Personnel Departments

When you hear about personnel-department internships in psychology you may immediately envision a human resources department and imagine counseling unhappy employees. The truth is that only represents a tiny slice of the professional functions of psychologists in personnel positions. Your areas of interest may range from industrial psychology to counseling. The psychologist in human resources can wear a number of hats and have a diverse role within the organization.


Before applying for internships in personnel departments, learn about the myriad experiences you could gain in this field. Choose potential internship sites based on your ultimate career goals and interests. Your internship will establish your career path and may open the door to a permanent position. Remember, the main goal of any internship is to facilitate your independent proficiency as a practitioner after it is complete.

Doctoral students interested in the fields of industrial and organizational psychology, counseling, and teaching may consider an internship in personnel. Psychologists hired into these departments may adapt the workplace to employees’ individual needs, maintain the mental health of personnel, and intervene during the recruitment and interviewing process. Interns may assist with employee screening, personnel changes within the organization, and professional coaching or counseling to help retain current employees.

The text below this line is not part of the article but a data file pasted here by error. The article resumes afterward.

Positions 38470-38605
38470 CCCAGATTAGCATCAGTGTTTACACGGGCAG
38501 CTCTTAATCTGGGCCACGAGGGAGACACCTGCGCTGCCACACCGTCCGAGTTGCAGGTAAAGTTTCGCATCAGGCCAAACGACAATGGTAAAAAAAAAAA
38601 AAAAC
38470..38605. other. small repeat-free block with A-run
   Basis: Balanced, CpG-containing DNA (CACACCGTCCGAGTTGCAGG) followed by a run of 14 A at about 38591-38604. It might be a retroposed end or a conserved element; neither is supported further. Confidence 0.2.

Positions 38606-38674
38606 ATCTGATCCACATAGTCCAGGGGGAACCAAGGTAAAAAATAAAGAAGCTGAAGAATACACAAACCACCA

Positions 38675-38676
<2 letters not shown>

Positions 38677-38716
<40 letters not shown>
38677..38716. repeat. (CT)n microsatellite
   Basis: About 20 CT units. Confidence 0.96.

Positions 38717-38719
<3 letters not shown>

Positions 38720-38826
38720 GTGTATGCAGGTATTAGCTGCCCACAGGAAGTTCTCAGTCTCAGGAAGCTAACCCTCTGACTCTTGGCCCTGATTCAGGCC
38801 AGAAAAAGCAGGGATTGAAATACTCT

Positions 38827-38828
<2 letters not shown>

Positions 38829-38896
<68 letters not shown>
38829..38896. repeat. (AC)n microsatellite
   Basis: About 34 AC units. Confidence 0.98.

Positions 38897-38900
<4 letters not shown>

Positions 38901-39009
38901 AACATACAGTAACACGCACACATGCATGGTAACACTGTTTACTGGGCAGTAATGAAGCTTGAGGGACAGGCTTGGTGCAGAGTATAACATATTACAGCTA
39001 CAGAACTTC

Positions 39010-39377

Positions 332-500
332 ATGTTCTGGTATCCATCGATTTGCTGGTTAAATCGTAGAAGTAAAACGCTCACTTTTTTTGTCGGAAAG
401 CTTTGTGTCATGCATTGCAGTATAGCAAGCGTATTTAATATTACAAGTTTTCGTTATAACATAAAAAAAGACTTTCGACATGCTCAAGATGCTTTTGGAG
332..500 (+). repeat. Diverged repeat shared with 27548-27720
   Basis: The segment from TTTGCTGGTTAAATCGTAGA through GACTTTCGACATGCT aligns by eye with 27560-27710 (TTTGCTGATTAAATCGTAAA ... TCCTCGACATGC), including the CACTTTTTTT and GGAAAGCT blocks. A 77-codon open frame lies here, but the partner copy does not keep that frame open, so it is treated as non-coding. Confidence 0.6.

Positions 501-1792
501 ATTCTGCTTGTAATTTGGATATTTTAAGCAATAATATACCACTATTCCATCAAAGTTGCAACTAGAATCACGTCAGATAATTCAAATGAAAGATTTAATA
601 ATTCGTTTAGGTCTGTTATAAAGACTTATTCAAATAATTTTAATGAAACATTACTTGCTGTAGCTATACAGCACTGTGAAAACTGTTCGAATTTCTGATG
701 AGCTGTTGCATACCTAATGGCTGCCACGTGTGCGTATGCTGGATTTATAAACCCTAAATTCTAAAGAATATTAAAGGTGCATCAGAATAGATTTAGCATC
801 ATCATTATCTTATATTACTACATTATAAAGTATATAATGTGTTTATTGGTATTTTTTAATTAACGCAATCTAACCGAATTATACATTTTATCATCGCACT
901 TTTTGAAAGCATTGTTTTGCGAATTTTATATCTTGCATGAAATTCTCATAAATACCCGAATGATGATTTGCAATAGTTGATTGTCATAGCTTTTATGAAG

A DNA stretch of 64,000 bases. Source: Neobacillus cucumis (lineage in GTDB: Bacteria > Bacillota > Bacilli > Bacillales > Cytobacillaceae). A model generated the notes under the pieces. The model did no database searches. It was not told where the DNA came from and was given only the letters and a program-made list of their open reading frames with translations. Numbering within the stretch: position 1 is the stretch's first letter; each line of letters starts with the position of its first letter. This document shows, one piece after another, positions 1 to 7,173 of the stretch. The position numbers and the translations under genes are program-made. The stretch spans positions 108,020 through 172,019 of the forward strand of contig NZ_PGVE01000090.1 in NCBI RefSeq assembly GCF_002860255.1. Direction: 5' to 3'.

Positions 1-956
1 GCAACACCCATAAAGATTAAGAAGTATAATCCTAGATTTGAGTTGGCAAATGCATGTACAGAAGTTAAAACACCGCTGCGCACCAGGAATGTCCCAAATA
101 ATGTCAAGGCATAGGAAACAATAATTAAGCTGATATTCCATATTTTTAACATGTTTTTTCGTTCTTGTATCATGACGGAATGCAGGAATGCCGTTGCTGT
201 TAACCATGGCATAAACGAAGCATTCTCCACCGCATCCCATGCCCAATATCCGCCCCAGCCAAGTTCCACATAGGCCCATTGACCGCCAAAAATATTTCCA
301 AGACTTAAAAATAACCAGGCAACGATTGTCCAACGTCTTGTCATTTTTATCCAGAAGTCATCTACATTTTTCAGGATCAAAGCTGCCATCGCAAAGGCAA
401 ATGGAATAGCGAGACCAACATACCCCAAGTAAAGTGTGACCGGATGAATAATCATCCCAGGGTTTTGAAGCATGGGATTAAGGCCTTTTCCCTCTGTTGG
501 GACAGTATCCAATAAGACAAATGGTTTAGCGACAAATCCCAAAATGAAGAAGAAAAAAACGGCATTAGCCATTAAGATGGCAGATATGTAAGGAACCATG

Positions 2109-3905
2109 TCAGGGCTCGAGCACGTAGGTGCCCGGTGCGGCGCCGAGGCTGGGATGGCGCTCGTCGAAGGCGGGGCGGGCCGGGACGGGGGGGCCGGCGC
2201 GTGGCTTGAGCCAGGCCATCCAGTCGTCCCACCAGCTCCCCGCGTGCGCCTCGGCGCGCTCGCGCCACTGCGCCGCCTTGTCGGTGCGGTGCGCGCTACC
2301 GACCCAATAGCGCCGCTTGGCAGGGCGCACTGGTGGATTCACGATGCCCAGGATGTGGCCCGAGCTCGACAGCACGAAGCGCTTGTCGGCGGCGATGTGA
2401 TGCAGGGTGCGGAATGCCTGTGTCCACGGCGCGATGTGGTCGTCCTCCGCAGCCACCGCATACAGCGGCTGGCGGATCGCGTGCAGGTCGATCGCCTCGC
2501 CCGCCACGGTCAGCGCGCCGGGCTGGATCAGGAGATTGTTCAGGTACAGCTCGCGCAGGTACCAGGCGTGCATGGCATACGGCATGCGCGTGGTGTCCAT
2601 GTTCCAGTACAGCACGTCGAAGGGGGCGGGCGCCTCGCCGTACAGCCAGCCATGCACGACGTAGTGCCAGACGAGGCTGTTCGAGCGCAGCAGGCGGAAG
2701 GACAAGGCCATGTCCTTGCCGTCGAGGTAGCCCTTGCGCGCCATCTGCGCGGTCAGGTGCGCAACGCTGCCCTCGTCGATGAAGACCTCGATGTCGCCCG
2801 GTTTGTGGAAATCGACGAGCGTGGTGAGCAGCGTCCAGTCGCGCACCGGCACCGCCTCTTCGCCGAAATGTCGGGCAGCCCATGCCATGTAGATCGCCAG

Employee satisfaction is a growing concern in organizational psychology. The human resources psychologist can use performance prediction tools, such as polls or surveys, to judge the effect of the workplace environment and workload on current employees. Teambuilding, awards, and benefits packages can be influenced by the psychological impact of these actions on the workers. As an intern you may be directly involved in the polling or planning of these events.

Human resources psychologists are essential for maintaining team building, but are invaluable during times of stress such as corporate mergers or a take-over. These specialists use research and behavioral patterns to predict, assess, and treat the effects of these stressful events on every level of employee. Your experience may range from one-on-one counseling to organization-wide briefings. This internship can help you develop your clinical skills in diversity, as you will work with adults from varying cultural and economic backgrounds.

If you decide that an internship in personnel will complement your career goals, prepare your CV specifically to reflect that interest. These positions may be highly competitive. Use your CV to reflect why you, above all other applicants, should be chosen for this position. Include any prior experience, presentations, or publications focused on personnel or organizational psychology.

Treatment Facilities